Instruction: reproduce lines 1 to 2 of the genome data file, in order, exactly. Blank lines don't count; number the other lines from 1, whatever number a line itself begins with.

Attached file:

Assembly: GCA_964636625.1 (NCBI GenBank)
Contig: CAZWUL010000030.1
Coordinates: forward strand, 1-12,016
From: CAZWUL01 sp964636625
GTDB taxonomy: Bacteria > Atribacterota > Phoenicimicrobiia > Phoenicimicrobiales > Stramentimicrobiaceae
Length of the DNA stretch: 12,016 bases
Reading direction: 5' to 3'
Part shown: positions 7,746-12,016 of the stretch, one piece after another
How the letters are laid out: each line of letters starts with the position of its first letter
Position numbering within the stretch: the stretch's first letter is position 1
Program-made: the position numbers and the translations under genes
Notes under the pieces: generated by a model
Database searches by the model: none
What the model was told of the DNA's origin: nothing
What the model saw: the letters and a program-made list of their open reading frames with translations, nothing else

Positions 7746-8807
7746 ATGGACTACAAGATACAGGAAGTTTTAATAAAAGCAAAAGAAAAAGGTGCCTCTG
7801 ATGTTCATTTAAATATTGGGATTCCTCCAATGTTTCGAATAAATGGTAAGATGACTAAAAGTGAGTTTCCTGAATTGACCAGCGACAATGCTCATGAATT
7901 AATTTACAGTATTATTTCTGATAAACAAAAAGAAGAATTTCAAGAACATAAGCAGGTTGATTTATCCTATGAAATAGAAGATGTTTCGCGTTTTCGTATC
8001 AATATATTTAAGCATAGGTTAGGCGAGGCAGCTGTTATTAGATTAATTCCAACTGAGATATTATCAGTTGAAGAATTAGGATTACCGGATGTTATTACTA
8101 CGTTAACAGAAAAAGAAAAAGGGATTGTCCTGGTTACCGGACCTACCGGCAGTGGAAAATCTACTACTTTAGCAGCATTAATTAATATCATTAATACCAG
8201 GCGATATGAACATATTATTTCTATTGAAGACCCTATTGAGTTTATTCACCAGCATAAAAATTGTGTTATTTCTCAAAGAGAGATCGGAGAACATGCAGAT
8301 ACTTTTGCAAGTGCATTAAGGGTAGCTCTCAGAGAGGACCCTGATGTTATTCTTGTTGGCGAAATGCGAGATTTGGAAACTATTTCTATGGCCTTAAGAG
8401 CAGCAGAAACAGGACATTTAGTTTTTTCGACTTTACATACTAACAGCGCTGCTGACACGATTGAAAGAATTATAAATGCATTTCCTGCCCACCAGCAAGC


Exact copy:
Assembly: GCA_964636625.1 (NCBI GenBank)
Contig: CAZWUL010000030.1